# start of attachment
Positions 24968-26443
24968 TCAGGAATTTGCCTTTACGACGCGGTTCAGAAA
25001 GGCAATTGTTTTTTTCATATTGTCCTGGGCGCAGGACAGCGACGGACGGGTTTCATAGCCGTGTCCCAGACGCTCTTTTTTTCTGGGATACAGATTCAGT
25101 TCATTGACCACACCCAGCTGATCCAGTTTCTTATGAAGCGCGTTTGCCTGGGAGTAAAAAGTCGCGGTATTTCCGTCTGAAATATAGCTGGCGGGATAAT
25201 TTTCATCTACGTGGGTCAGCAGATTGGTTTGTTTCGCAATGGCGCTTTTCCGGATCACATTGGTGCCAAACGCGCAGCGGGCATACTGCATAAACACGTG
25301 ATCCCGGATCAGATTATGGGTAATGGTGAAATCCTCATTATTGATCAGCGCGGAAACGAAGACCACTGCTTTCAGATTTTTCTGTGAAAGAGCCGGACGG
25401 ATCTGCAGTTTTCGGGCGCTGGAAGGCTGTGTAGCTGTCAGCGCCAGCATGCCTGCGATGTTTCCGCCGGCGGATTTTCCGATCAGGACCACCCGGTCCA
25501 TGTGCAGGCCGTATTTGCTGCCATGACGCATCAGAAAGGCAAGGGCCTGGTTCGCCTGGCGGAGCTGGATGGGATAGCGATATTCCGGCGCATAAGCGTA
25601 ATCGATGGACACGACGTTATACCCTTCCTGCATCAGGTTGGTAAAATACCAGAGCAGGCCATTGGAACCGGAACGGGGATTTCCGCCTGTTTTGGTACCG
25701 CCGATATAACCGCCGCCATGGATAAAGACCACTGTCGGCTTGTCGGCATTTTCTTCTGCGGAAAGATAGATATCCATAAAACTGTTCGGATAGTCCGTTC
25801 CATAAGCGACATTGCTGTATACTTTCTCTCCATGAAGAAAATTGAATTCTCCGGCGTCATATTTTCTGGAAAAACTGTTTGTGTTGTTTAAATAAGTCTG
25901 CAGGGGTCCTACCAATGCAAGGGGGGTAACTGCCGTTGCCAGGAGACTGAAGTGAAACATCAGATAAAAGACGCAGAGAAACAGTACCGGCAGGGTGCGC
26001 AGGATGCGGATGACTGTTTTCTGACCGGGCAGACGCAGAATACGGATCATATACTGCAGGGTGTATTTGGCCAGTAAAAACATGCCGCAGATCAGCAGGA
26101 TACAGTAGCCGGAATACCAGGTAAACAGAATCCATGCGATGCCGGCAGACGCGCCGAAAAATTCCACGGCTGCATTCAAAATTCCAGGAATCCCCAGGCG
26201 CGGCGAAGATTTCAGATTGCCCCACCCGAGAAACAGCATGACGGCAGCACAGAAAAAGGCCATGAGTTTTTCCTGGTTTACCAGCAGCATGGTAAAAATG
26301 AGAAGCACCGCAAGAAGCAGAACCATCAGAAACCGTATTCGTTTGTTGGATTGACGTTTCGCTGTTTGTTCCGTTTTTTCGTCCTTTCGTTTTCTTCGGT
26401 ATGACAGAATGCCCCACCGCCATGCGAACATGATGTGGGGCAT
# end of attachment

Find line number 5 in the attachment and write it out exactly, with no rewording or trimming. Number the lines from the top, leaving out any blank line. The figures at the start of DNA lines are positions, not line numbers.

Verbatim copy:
25201 TTTCATCTACGTGGGTCAGCAGATTGGTTTGTTTCGCAATGGCGCTTTTCCGGATCACATTGGTGCCAAACGCGCAGCGGGCATACTGCATAAACACGTG